|Federal Budget Boosts Region|
|Topic||Taxes, Spending, and Deficits|
|Key Words||Federal Budget, Regional Growth, GDP|
President Clinton recently announced his fiscal 2000 budget. While interest in the budget typically focuses on national issues, the federal budget has a powerful influence on regional growth and development. This influence stems from specific federal projects that are undertaken in a region, general federal policies that affect economic behavior in an area, and federal spending on goods and services that are produced in the region. The sum of this federal spending can be considerable and be a positive force for economic growth in the region.
The Clinton administration's proposed $1.8 trillion budget contains more than $2 billion in federal support for the Washington D.C. region. Included in this $2 billion are proposals to replace a bridge, to dredge and straighten the Port of Baltimore, to relocate portions of the Food and Drug Administration, and to finish the National Institutes of Health Mark O. Hatfield Clinical Research Center in Bethesda.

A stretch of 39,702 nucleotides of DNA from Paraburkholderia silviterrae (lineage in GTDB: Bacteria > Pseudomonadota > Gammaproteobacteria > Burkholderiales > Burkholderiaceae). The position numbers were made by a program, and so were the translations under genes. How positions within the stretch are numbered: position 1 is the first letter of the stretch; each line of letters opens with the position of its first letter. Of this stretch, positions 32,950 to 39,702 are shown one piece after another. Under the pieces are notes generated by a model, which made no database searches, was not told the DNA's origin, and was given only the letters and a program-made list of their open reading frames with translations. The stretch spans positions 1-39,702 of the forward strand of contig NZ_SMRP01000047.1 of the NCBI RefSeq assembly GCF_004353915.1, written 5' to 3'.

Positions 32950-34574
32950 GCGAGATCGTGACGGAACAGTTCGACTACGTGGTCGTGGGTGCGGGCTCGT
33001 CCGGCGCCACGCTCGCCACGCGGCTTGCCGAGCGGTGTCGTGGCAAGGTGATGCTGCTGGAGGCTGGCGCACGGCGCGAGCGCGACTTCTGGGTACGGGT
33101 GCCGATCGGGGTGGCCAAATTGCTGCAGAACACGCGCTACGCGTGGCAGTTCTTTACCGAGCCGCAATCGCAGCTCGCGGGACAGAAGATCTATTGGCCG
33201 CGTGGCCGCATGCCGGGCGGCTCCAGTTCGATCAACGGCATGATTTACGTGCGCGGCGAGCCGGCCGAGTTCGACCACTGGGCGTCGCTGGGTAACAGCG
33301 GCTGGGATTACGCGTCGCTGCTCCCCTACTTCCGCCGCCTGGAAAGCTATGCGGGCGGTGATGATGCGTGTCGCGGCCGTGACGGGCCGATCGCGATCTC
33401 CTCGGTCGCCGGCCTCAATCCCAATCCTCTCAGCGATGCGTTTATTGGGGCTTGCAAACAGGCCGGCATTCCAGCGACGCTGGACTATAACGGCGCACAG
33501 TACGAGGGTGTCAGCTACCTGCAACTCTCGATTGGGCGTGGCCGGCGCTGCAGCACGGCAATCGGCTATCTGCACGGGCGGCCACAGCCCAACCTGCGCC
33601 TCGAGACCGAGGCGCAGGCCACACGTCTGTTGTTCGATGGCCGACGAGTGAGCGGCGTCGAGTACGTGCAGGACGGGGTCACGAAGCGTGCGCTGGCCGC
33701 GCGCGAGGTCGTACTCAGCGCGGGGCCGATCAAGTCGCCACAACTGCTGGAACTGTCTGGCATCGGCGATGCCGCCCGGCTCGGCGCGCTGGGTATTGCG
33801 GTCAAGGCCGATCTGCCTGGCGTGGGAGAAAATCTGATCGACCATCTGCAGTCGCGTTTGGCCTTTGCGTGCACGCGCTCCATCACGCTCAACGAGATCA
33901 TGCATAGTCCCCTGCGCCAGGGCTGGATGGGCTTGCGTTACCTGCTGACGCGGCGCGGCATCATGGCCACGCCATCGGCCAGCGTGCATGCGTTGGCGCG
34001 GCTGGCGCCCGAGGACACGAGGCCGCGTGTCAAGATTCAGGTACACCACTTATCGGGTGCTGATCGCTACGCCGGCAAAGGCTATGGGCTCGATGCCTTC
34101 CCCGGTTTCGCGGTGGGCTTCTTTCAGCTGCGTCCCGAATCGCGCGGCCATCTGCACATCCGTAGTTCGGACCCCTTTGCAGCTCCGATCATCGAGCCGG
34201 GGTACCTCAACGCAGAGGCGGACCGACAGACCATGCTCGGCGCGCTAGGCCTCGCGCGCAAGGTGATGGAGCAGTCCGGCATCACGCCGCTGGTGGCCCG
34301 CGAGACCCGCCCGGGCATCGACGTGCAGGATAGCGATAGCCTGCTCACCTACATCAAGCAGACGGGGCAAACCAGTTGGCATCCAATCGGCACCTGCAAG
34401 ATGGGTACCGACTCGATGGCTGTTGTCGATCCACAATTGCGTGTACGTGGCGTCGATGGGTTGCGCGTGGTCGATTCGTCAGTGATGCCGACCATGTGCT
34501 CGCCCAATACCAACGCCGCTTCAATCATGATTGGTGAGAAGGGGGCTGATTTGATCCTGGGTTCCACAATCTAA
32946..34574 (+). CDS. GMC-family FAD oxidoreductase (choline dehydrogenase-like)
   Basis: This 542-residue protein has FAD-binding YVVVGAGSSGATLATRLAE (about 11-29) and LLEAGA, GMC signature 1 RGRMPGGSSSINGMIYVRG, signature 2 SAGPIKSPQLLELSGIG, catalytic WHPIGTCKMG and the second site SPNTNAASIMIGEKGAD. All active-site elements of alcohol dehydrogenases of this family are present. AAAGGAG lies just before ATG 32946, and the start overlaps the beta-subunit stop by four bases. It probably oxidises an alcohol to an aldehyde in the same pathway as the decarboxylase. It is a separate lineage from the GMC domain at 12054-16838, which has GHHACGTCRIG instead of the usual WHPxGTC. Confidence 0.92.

Also of importance to the Washington D.C. area, because of its concentration of federal employees, is the Clinton administration's proposal to raise federal salaries by 4.4 percent. This proposal is worth $500 million to area employees. Another item in the federal budget provides for an extension of a $5,000 first-time homebuyer tax credit. Spending on other federal programs such as Medicaid, courts, and prison spending amounts to almost $1 billion.
(Updated April 1, 1999)
|Source||Spencer S. Hsu and David A. Vise, "Region's Share Includes Millions in New Projects", The Washington Post, February 2, 1999.|
Return to the Taxes, Spending, and Deficits Index
©1998 South-Western College Publishing. All Rights Reserved webmaster | DISCLAIMER